AbstractTeachers and other professionals increasingly utilize Twitter as a medium for professional expression and professional learning. These types of Twitter exchanges often take place in formal chats which are moderated by professional organizations or other knowledge brokers in the field. As moderated public online forums become more common, educators may wish to understand the benefits and limitations of this type of professional learning. This paper reports on a study of educators’ discourse in two hosted Twitter chats focused on global education and analyzes the ways in which these types of chats align with research on high-quality professional learning. Results indicate that Twitter chats provide multiple components of high-quality professional learning, namely a focus on content, collaboration, and teacher agency; to a lesser extent, they may provide peer coaching and allow for conversations across a sustained duration. However, other components of meaningful professional learning are not possible in this context, as it is not job-embedded and does not provide active learning or supported opportunities to practice.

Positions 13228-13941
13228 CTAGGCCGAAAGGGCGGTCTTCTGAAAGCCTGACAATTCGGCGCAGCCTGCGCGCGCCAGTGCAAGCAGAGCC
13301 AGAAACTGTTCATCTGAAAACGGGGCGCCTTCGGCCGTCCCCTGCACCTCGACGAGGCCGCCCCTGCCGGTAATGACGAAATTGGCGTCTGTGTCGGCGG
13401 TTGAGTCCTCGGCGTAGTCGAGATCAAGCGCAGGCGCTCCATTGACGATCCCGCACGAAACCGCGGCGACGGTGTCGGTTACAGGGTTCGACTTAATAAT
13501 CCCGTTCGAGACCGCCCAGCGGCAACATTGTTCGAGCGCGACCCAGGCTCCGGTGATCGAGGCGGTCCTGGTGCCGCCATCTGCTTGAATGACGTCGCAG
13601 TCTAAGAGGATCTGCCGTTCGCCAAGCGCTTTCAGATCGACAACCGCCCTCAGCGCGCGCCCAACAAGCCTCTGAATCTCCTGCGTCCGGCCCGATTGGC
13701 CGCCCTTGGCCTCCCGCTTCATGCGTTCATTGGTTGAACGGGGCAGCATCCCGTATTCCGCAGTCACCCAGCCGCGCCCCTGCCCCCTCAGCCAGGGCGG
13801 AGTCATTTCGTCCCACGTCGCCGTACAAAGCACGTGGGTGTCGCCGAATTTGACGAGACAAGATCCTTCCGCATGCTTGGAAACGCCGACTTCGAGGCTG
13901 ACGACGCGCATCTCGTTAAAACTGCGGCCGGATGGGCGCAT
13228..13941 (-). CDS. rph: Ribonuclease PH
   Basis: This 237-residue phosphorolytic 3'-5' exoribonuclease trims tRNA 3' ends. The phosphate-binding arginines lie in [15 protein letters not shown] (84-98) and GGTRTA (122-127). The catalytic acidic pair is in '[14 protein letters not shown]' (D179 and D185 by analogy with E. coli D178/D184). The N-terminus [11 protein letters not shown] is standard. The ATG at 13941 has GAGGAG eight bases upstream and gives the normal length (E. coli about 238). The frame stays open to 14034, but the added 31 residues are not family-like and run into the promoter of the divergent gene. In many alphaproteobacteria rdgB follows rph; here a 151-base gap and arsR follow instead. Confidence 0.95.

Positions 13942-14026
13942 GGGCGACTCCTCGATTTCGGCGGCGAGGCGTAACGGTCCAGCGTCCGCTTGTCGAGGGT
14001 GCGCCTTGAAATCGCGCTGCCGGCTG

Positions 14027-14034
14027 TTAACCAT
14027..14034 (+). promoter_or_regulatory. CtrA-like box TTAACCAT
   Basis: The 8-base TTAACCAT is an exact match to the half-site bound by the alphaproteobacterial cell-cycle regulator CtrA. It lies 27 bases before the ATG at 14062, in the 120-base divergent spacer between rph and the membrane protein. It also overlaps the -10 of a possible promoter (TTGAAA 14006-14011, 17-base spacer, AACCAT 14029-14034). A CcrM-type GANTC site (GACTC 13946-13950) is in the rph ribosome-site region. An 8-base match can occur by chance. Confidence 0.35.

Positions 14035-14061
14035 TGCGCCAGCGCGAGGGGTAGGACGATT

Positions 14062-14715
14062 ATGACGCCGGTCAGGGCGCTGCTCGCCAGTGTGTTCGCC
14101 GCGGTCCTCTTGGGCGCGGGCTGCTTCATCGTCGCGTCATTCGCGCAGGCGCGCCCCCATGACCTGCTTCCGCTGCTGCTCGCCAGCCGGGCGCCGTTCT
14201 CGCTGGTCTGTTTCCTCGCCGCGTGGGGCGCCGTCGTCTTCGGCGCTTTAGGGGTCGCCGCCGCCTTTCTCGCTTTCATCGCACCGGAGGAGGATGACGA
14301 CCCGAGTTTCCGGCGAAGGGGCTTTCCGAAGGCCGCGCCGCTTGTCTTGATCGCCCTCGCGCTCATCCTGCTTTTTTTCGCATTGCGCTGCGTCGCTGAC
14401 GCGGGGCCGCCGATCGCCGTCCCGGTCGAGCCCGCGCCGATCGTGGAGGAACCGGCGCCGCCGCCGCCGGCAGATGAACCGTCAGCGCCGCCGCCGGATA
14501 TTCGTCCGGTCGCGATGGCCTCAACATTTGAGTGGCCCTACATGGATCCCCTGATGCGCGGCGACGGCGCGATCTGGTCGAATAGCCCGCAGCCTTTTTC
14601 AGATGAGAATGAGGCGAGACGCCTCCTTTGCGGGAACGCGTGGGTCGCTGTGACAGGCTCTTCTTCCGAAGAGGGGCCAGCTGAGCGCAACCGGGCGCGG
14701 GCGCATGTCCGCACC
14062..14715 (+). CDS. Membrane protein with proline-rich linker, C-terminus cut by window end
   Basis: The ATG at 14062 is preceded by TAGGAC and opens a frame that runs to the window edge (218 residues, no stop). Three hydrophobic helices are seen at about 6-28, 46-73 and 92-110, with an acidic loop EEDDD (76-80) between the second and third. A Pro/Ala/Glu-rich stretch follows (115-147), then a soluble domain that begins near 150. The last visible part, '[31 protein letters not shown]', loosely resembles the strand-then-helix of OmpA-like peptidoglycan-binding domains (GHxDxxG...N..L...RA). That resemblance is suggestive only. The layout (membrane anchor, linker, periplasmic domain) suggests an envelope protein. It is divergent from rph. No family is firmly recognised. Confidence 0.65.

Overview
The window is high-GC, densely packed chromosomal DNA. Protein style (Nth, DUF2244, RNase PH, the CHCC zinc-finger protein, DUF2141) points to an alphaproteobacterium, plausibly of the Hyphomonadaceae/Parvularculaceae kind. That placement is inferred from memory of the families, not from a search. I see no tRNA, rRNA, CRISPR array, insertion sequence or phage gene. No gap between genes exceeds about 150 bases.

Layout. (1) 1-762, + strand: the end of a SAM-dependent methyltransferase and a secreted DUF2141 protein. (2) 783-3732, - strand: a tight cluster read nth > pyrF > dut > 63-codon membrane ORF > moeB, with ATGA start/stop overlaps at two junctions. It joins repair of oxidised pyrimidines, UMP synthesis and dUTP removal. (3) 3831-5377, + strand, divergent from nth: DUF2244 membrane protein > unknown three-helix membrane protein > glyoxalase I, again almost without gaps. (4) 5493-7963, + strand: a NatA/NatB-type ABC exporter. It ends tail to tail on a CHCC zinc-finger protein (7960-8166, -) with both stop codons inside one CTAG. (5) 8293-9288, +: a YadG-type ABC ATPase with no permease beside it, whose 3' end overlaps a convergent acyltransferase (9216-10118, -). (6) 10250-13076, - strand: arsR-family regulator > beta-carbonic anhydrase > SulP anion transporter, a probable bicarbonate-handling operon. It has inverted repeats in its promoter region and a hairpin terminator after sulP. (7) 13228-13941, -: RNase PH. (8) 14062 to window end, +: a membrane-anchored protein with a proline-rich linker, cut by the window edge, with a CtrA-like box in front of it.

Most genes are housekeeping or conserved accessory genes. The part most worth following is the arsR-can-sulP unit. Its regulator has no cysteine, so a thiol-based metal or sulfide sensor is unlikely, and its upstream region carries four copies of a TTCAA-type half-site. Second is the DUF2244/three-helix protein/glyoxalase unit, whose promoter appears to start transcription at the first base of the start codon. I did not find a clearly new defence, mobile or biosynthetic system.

This is an Open Access article distributed under the terms of the Creative Commons Attribution 4.0 International license (https://creativecommons.org/licenses/by/4.0/).